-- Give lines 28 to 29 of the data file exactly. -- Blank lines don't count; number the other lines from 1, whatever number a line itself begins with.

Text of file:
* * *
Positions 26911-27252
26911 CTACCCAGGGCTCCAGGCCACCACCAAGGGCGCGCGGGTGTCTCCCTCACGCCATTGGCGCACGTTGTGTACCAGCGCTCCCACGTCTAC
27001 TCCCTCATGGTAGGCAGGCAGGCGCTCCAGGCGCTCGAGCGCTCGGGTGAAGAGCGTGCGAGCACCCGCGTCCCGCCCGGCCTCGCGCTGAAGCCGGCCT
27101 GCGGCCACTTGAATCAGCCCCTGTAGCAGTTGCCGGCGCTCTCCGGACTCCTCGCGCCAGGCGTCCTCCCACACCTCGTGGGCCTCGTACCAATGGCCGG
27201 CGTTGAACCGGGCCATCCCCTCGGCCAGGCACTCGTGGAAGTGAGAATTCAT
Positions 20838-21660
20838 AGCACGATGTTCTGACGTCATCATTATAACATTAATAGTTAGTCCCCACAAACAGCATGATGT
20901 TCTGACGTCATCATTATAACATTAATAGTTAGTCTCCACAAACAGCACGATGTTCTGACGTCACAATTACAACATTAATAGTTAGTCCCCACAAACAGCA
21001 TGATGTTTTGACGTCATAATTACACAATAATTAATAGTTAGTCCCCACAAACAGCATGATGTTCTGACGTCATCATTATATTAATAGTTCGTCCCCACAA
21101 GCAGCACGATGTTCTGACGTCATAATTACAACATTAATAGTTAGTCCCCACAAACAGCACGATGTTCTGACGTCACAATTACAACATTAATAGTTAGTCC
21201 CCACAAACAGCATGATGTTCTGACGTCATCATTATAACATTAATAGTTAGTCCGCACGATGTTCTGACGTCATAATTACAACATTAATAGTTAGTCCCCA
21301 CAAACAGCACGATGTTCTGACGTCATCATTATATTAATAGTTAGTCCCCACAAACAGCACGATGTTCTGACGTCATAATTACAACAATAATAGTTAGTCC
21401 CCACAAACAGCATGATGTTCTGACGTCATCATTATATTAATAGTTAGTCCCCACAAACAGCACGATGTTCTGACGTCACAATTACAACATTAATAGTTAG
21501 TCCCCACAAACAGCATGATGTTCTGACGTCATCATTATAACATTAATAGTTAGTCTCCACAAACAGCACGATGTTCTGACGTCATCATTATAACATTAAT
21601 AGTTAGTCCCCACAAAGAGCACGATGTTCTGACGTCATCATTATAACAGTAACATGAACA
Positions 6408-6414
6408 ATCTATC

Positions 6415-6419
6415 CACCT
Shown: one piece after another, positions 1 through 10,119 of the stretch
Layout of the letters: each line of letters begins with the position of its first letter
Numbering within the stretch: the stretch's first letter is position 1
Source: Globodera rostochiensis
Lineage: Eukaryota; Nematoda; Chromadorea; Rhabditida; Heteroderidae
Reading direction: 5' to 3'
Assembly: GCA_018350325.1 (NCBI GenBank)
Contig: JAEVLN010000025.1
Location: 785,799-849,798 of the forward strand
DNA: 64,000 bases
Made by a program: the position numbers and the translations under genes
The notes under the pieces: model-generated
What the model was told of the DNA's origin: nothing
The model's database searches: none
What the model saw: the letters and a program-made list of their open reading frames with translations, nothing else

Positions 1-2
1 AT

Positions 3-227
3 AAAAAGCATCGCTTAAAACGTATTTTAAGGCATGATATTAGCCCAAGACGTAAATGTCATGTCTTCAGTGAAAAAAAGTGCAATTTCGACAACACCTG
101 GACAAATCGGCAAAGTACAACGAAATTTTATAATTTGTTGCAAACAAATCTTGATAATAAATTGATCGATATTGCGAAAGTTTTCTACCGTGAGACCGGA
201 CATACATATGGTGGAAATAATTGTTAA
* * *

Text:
Location: 785,799-849,798 of the forward strand
DNA: 64,000 bases